I too can swear a sacred oath--When Aegisthus finally appears, he too makes no mention of any political desire for the throne, but instead speaks only of obtaining revenge for the murder of his own half-brother by Agamemnon's father.
The gods can hear me too.
By my daughter's protector, Justice,
Here perfected--as you can see,
By Iphigenia, by the Fury
That must avenge her
And has avenged her--that holy fury
For whom I poured this blood,
I swear by these, I am not afraid
Of this murder's avenger
While my own protector, Aegisthus,
Stands at my hearth beside me.
Justice! At last the day of justice has dawned.While recognizing the rightness of the divine law that provides that a life must be paid for with another life, the chorus expresses some doubts about the sense of this law:
This is perfect proof that the gods
Watch men and punish evil.
What a beautiful sight
To see the man gagged and bound
In meshes knotted by the Furies!
To see his body
Emptied of all its blood.
At last he has paid
For the inhuman crime his father committed
Against my father.
But this law of ZeusThe obvious problem with the revenge cycle, of course, is that it has no end. By the end of the third play, this law must be overturned, ushering in a new era with a different idea of justice. Until then, the first play ends with the chorus calling for Clytemnestra's son Orestes, who is in exile, to return and avenge his father's murder, while the new king and queen enjoy their temporary triumph. Clytemnestra concludes the play by saying
Is a kind of disease
Inherited through the blood.
See how it has crazed
Every member of this house.
You and I, Aegisthus, we are the law. . . .So Clytemnestra finally admits that the law is based on power. But Agamemnon is mainly about revenge and retribution. It is also about a destiny that its characters cannot escape. Cassandra, whose speeches occupy the center of the play, is a character condemned by Apollo because she spurned his advances. Apollo cursed her by leaving her with the power to see the future clearly, but making sure that nobody would ever believe any of her prophesies. She knows exactly what is going to happen, but she cannot prevent Agamemnon's fate, or her own, and she cannot succeed in alerting anyone to their danger.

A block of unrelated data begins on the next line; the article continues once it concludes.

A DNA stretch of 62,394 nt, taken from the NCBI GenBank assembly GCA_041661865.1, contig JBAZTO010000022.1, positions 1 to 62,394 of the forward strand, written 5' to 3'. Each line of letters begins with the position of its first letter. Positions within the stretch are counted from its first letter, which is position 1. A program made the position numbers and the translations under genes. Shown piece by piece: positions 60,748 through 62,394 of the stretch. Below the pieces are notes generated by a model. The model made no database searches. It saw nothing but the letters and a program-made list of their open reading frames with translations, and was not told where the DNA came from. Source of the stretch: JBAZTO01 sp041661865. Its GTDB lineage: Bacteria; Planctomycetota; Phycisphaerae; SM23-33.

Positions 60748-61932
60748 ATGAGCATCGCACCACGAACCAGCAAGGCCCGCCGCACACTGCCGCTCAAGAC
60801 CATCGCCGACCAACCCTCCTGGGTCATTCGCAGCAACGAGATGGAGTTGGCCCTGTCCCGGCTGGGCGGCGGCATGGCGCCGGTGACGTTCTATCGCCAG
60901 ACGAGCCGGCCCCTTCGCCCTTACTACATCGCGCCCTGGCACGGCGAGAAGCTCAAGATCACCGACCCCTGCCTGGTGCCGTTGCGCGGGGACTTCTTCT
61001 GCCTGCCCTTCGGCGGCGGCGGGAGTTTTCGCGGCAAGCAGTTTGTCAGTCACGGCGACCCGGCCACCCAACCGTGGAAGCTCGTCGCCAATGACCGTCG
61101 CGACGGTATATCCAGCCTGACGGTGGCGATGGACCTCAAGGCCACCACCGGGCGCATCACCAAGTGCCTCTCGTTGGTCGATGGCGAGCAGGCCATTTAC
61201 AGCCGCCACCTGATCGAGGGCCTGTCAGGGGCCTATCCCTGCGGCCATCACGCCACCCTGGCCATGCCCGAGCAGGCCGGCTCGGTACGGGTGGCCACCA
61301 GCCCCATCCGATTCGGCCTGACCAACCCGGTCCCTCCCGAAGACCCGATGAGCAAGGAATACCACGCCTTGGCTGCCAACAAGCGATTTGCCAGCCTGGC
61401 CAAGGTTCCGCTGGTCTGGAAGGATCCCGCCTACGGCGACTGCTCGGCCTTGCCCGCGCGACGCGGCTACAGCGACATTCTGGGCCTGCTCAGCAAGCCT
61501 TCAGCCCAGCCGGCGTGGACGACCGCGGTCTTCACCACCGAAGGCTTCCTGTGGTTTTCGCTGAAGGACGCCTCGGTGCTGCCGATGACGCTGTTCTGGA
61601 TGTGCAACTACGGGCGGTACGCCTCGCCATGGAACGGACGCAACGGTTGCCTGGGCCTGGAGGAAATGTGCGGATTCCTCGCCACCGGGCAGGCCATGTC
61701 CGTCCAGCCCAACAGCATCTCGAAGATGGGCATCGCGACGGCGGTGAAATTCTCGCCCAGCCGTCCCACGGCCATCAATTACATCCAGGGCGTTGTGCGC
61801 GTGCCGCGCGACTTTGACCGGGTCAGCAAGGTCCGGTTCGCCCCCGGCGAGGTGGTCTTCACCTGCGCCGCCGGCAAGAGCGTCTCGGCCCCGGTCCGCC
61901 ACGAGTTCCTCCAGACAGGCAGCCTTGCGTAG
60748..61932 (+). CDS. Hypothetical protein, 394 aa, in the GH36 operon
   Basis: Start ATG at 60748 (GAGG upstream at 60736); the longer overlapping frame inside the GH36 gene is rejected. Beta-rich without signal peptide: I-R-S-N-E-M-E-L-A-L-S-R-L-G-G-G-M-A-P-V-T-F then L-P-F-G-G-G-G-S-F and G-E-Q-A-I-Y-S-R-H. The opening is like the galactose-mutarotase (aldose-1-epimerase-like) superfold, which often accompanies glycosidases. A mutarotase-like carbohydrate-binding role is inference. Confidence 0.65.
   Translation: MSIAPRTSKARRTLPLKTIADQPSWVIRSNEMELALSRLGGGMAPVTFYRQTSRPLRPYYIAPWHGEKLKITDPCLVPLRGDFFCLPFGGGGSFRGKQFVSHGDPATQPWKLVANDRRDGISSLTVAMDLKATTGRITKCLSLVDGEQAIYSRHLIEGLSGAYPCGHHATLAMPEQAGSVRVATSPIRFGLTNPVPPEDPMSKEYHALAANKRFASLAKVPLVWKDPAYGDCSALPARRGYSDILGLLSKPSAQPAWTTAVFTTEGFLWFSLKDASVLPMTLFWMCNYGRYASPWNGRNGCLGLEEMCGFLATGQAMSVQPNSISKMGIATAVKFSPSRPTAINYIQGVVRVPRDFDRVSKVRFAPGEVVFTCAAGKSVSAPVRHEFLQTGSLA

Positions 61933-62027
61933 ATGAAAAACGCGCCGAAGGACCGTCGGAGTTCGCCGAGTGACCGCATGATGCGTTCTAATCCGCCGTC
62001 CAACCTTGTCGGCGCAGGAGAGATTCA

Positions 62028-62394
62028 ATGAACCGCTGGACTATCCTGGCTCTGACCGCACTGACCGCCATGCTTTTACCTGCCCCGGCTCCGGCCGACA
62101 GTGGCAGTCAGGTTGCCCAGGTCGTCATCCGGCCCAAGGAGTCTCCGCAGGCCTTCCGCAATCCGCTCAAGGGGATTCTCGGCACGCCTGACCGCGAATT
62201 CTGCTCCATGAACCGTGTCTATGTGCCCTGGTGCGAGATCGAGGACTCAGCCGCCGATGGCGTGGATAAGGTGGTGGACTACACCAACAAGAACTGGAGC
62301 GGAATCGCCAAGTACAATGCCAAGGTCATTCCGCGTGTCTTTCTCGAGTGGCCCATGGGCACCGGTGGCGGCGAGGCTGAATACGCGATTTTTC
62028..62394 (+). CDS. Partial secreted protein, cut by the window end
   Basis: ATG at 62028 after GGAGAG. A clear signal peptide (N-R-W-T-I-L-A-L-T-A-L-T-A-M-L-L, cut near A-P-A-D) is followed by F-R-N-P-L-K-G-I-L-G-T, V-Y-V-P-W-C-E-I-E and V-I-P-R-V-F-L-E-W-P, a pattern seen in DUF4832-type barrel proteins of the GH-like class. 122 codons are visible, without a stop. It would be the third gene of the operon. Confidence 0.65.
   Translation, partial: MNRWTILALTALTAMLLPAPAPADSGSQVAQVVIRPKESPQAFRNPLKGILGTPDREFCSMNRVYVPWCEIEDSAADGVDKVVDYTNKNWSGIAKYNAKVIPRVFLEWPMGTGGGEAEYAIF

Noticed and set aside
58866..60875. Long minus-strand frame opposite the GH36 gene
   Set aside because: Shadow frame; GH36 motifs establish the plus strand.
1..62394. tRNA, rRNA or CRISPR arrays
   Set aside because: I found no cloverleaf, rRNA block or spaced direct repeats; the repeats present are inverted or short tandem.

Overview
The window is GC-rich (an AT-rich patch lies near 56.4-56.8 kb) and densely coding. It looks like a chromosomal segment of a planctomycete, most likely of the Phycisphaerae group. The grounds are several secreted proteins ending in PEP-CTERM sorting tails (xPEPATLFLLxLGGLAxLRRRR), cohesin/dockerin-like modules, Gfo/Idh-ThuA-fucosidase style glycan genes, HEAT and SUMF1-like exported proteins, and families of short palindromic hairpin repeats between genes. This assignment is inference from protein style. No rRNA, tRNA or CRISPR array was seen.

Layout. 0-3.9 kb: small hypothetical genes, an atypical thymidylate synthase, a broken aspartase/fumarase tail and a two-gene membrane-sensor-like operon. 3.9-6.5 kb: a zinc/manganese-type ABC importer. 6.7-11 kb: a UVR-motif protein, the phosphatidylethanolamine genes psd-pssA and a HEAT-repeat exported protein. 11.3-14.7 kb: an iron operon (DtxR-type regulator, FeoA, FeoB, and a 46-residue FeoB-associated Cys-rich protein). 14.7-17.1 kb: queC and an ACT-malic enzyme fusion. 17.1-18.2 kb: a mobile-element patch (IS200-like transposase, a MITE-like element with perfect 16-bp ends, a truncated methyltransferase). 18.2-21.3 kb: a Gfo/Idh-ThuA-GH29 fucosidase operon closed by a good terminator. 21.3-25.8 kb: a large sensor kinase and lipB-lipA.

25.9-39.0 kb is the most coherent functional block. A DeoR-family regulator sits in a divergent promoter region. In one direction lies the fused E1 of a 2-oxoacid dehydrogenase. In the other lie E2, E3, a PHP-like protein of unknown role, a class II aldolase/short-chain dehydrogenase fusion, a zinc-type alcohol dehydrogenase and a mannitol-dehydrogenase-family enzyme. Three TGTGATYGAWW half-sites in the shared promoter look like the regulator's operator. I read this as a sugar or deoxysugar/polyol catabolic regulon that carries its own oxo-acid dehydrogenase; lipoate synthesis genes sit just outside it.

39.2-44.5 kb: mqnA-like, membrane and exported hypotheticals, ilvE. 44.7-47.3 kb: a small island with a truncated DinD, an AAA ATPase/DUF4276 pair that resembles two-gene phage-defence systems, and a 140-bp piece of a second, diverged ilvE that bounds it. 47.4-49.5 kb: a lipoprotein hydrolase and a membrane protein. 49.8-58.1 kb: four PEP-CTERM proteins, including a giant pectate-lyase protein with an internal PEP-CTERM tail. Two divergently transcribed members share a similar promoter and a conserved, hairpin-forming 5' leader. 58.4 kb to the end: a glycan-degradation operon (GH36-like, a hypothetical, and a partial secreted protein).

Whatever word we speak, that is the law.
At last, the throne of Argos is ours.
Although we no longer believe in fate, and we have even made most forms of private revenge illegal, we have not completely escaped our ancient instinctual desire to strike back against those we feel have wronged us. We still hear of family feuds being carried on for generations, and we know that many litigants are motivated by the desire for retribution. We are still moved by a story like True Grit, subtitled Retribution.
We also still see litigants who are trapped by the machinations of a pitiless court system, with rules and procedures not of their making, and which they are powerless to escape. Litigants often become consumed with the task of following the twists and turns of their cases through the courts, trying to make sense of interim court rulings, needing to understand arcane procedures, and reading the tea leaves of victories and setbacks along the way. Recently I was trying to persuade a litigant to let go of her lawsuit, on the best terms she could obtain. The alternative of continued litigation was only going to cost her more money, and even if she won her case, she would not be likely to collect on any judgment. But this litigant told me she felt compelled to see the case through, at least to its next phase, because she had already invested so much time and money in it, and because she needed to prove she was right. Like Clytemnestra, she is therefore in danger of becoming as much a victim as an instrument of a crude but powerful system of justice based on retribution. Stay tuned to find out whether Orestes can avoid a similar fate.
(All excerpts are from the Ted Hughes translation)